FINE: He was in Pittsfield and Welch was in Pittsfield.
HAY: Welch reported to him, and then Finholt went down to a job in Fairfield and 02:00:00I think Welch took over at that point.
FINE: That's what Charlie Reed had said, that he had, in essence, put him in at that point.
HAY: He was clearly in the key decision making process for Noryl. I would assume that he must have made the decision to go ahead.
FINE: There was no moment of discovery. There were a lot of different things going on to try to solve a number of problems. It all came together in such a way that they got off the hook in the plant.
HAY: There was parallel work on the stabilization of PPO, a lot of work going on 02:01:00to see if the problem with the basic material could be solved. It is interesting that now we have turned full circle and are coming back and saying, "Well, really we put too much emphasis on the polystyrene blend; we should really be putting more emphasis on PPO." Now we have two major blends based on PPO. We have a PPO/nylon blend, which was developed in BOZ, and now we have a PPO/polyester blend that looks very exciting, which came out late last year.
FINE: This is GTX.
HAY: GTX is the nylon blend. The other one doesn't have a name yet.
WISE: But you never were able to stabilize the PPO. That proved to be a dead end.
HAY: We were never able to stabilize it to the extent that you could process it 02:02:00at very high temperatures without degradation. That's a disadvantage of having something with such a high glass transition temperature; you have to process it at extremely high temperatures. Noryl did two things. It lowered the processing temperature rather significantly so oxidation problems became less significant and it was moldable. At the same time, it lowered the cost rather significantly because the differential between PPO and polystyrene was very substantial. It is much less today than it was at that time.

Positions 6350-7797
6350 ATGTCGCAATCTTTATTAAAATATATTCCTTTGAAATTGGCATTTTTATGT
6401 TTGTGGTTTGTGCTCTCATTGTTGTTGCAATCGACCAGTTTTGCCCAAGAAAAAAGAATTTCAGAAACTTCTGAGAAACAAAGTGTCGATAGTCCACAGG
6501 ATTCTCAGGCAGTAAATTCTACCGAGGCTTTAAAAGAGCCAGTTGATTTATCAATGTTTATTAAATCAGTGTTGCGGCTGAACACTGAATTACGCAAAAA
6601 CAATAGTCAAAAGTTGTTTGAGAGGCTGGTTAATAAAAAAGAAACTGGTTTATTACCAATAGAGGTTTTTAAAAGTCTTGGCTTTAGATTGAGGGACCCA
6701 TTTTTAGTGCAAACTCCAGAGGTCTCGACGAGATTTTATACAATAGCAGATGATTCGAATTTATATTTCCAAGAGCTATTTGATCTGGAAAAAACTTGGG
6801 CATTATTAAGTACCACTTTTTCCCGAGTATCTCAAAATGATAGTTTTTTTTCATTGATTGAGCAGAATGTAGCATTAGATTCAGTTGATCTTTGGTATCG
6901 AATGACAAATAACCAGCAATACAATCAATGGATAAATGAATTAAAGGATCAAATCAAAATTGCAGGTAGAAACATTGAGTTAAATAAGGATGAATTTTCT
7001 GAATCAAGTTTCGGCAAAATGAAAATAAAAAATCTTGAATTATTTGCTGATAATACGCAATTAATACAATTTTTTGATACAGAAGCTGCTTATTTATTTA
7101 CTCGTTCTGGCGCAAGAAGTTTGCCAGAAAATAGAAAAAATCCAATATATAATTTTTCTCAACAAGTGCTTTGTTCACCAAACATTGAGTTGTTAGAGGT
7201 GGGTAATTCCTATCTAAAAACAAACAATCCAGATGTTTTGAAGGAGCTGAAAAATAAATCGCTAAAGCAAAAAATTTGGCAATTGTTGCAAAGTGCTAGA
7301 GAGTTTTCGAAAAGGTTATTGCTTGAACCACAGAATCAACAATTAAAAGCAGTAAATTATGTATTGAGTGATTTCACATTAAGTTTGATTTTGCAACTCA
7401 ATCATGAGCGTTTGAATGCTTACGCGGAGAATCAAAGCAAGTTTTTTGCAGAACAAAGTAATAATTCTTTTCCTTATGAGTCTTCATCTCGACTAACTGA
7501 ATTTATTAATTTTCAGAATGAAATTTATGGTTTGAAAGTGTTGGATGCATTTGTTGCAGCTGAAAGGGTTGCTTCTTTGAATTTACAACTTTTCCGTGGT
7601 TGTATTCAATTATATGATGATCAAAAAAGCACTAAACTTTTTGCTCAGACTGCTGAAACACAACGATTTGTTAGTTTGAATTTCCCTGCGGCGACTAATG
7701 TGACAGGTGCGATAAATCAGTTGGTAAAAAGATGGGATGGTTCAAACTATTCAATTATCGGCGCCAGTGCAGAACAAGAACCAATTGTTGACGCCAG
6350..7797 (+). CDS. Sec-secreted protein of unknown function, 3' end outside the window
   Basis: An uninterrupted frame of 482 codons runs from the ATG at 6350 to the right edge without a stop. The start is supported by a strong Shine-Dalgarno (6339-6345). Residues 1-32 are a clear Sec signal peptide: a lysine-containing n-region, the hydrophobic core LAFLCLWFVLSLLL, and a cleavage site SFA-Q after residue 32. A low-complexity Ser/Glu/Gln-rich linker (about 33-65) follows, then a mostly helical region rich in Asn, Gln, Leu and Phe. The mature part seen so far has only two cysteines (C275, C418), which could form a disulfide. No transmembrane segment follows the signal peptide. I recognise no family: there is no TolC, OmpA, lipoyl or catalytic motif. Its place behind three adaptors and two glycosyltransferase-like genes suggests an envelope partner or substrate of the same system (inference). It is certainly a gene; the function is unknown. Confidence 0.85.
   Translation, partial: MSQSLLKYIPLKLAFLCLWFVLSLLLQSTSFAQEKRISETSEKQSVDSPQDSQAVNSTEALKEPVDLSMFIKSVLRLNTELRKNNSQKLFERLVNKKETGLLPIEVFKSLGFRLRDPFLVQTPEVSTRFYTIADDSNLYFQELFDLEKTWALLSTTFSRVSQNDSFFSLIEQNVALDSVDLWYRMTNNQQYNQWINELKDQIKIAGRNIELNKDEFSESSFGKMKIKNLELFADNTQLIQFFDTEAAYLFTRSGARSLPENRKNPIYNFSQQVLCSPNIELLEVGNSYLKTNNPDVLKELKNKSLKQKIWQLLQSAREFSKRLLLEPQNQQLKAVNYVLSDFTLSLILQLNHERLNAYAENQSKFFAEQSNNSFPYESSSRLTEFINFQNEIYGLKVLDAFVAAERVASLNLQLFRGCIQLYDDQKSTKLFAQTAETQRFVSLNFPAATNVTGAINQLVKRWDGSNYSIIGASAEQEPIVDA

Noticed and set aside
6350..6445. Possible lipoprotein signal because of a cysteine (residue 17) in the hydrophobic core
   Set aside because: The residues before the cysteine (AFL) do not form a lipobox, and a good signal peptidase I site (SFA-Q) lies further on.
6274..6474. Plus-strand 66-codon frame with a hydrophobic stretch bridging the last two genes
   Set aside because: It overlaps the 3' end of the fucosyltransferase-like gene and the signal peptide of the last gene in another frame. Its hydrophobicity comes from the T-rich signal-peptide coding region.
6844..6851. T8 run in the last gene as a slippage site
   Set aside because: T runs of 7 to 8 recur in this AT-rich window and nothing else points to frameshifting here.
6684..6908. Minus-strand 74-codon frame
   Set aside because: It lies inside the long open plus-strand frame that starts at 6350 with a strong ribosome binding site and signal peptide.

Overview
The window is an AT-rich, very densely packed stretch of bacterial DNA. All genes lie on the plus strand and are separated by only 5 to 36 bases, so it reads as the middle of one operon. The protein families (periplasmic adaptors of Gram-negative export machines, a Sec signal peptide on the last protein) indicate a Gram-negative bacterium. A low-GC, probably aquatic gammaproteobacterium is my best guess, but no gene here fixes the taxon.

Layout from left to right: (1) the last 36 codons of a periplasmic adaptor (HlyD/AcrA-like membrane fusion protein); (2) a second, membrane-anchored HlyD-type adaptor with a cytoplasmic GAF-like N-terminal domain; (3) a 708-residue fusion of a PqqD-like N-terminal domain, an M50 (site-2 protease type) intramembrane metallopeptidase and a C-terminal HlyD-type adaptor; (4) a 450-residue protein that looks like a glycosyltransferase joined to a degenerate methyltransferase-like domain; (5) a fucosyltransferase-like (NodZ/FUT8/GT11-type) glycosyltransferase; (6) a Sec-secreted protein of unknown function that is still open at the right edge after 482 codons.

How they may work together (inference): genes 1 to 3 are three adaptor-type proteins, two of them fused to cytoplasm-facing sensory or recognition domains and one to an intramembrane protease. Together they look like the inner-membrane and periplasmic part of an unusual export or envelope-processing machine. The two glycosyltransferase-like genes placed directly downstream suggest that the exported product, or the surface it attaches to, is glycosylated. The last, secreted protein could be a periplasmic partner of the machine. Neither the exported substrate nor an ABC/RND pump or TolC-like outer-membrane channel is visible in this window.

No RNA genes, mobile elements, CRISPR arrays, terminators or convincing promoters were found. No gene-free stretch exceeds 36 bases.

FINE: I'm not sure whether this is an aside or whether we have to explore this, but in competition with Noryl there are products that are a lot cheaper, like 02:03:00ABS, and a lot of the success driving the businesses has been the ability to market science and technology to the customers. As a research manager, to what extent were you involved in all of that? You chose not to leave research.
HAY: I was at the bench until 1968, so I did not have any management responsibility until then. The business was well on its way before I had any responsibility for it. The person who really put the major effort into PPO at the time that they were having problems was Art [Arthur M.] Bueche. Art Bueche marshalled all of the forces on the fifth floor, essentially, to really push the 02:04:00product and make sure that it was going to be commercial.
FINE: So at that point Welch is in charge of the development work going on in Pittsfield and Bueche is here in Schenectady.
HAY: He was their department manager at the time. We mustn't forget Reuben Gutoff either; Jack Welch reported to Reuben Gutoff and Reuben was a super salesman.
FINE: So Gutoff was in Pittsfield for a long time, really over the whole lifetime of this project.
02:05:00WISE: How did you decide in 1968, after being at the bench all this time, to go into management?
HAY: I had two people working for me and I had absolutely no interest in being in management. I guess I decided at that point that, in the directions we were going, perhaps I could do a better job than anybody else in guiding the effort. We went through a lot of very exciting developments with these various materials that we tried to commercialize, as well as PPO, and there was hardly a dull 02:06:00moment during all of that. I guess that I felt that I was the best qualified.
[END OF TAPE, SIDE 4]
HAY: I guess I reached the point where just having a couple of assistants working directly for me was not enough to keep you really fully occupied.